Fluid Mechanics Of The Golf Swing

Golf-Stay In The Game!

While there are as many approaches to teaching the golf swing as there are teachers, the fundamentals laws of physics, quantum physics, and fluid mechanics still apply.

This stuff about pushing the golf club away from your body to start your golf swing is a lot of malarkey. The back swing is basically where you store energy to initiate and execute the downswing, impact, and follow through. If you think you have to push the club away from your body and extend your arms to get a good back swing, you are disconnecting the club and your arms from your most powerful golf muscles, your back shoulders and core. You are wasting time and energy in your effort to get the club head back to the golf ball at impact.

There is a fine balance in discovering the correct method of taking the club away from the ball and completing your back swing. Strength oriented swings are great if you are able to maintain and use this quality, but flexibility and timing are even more important and more readily available to the regular golfer.

Storing power and executing a proper back swing as it relates to your particular golf swing is a result of understanding the mechanics of how your unique muscular system works. It is nothing more than finding the path of least resistance, the path of no tension, getting the club to the top of your back swing with the greatest amount of stored energy to initiate and complete your swing through the ball.

This eliminates the fighting between your mind and body, and helps your to use, what I am going to call “the fluid mechanics of your muscle system.”

To go backwards a little, any move of any part of your upper body away from the ball results in putting too much weight on your right foot. Then, in order to get the club back to the golf ball properly, you have to compensate by moving stronger and faster back toward the target. Not an easy thing to do for most people.

If you think more in terms of levers, all you have to do is keep your balance (50-50 on either leg and foot) and turn your shoulders to start the back swing. In other words, initiate your back swing with a shoulder turn instead of a hip and arms push away from the ball. Do not push on to your back foot and leg on the back swing.

Instead, stay evenly balanced on both feet.

The fluid mechanics of your muscles will then take over and create the correct lever system and power storage to get the club back to and through the golf ball in a consistently efficient manner.

Once you understand this move in practice and actually feel what it feels like a few times, the awareness of where the golf club is in your back swing filters in, and you start to know instinctively when to start the club down toward the ball.

The fluid mechanics of your own muscle system will tell you when it is time to let it fly in a more natural, relaxed, and fluid manner consistent with the way you are meant to swing the golf club.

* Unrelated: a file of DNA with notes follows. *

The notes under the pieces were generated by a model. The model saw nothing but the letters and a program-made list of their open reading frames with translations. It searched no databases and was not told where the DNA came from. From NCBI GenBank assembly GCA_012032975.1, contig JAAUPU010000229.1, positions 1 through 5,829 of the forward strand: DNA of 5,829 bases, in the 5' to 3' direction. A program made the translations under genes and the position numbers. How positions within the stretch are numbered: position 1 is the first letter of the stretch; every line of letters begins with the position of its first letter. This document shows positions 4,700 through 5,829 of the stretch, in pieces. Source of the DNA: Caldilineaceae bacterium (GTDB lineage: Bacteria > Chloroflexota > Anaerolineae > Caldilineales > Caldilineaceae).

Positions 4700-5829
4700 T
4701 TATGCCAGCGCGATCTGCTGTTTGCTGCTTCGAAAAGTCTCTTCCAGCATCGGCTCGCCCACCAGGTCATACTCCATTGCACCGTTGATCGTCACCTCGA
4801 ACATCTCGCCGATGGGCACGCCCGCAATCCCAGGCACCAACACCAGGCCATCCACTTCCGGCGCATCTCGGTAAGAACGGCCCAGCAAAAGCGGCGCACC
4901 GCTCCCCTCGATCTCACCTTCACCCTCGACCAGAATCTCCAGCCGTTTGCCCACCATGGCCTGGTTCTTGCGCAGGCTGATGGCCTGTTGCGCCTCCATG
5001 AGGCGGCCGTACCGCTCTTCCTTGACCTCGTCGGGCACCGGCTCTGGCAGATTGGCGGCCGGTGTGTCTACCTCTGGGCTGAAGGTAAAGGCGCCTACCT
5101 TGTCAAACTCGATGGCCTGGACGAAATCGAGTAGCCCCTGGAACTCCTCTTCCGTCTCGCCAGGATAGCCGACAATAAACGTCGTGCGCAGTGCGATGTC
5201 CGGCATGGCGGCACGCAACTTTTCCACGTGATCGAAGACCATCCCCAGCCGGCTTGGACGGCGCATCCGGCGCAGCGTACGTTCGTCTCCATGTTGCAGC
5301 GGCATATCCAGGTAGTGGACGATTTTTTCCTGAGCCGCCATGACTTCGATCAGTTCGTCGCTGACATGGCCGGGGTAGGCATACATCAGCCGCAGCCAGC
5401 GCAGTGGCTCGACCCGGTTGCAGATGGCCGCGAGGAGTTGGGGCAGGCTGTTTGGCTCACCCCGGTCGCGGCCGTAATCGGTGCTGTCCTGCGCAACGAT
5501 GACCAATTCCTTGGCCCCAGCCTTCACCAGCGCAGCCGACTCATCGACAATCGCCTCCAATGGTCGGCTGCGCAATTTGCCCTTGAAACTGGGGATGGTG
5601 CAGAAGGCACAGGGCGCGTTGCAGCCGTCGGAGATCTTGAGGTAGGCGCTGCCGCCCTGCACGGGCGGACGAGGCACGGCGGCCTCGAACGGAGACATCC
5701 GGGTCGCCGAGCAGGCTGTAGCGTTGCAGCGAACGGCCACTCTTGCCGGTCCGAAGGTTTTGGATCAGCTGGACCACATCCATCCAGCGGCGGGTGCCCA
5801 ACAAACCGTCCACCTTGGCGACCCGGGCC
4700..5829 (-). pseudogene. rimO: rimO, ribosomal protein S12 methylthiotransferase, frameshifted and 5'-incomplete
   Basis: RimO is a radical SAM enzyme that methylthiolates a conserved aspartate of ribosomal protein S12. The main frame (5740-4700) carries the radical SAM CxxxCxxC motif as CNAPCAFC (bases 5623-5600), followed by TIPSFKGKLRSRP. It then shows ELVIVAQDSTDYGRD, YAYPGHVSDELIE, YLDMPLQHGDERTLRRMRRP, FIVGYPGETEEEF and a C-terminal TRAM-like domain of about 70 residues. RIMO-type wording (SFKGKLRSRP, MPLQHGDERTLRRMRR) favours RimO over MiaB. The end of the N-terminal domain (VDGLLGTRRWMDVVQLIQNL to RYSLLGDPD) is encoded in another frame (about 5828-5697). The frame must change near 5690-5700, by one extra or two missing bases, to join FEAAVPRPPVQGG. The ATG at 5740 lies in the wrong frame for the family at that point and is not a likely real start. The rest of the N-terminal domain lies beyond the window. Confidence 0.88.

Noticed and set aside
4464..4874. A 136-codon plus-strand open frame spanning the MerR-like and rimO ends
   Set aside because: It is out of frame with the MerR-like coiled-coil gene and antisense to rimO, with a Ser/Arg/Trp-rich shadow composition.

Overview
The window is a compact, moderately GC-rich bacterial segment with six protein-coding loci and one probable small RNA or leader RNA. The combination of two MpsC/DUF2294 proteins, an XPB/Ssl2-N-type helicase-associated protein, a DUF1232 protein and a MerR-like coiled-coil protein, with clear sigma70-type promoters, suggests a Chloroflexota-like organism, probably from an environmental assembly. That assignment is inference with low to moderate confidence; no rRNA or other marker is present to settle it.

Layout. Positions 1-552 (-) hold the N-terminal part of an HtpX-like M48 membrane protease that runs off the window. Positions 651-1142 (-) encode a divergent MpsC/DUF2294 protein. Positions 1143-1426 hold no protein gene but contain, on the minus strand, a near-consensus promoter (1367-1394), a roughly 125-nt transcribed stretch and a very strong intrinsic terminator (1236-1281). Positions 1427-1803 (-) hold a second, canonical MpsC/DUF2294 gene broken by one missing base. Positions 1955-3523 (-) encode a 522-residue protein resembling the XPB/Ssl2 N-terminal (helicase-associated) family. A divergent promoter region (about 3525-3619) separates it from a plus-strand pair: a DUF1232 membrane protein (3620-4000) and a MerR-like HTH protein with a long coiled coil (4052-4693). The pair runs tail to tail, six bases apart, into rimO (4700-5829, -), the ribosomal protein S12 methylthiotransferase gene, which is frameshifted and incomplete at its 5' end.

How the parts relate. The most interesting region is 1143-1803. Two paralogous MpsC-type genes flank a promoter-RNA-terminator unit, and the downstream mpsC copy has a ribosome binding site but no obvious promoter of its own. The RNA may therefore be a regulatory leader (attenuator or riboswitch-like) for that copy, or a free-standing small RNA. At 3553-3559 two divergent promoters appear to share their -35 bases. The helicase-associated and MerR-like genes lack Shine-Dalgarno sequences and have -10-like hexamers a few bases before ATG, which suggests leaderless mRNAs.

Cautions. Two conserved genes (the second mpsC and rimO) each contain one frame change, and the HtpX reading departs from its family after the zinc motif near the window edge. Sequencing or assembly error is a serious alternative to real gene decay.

In my own swing in starting the 2016 season, I played 18 holes with no warm up, then a few days later went to the range to hit some balls. I noticed in both instances that my left hip would not get out off the way, and I kept getting stuck against my left side and had to consistently make a great effort to get my left side out of the way. This left side stiffness is a result of many back injuries that I have suffered along my life’s path.

So I finally said to myself, “self, why don’t you just get your left side out of the way at the beginning of the swing, then you won’t have to worry about it anymore  as you attempt to hit a golf shot.”

This resulted in what I would describe as a really open stance with the left foot and hip open to the target. I then placed the instep of my right foot at a right angle to the target line then lined the sole of the club parallel to my right instep. My alignment was complete.

I then found that I was able to just rotate or turn my shoulders to get the back swing going, that my weight stayed evenly distributed on both feet, and that I was no longer pushing on to my right side. I felt lighter on my feet and much more able to move down and through the ball. My shots started to fly higher, longer, and straighter with much less conscious effort, and the club continued to release and fly through impact.

The fluid mechanics of my muscles were taking over my swing. I was taking my conscious mind out of my golf swing and understanding the motion, mechanics, and movement at a much more cellular level.

I played 18 holes the next day, shot 76, and only counted 2 swings where I lapsed and let my old muscle patterns creep in and ended up with two lousy shots.

What was really exciting was that I started to get a real feel for when it was time to let the club start down into the ball and get through impact. My swing started to take on a life  of its own. I felt confident that I was at least going to get the club face on the ball and that it was going to be a pretty good shot.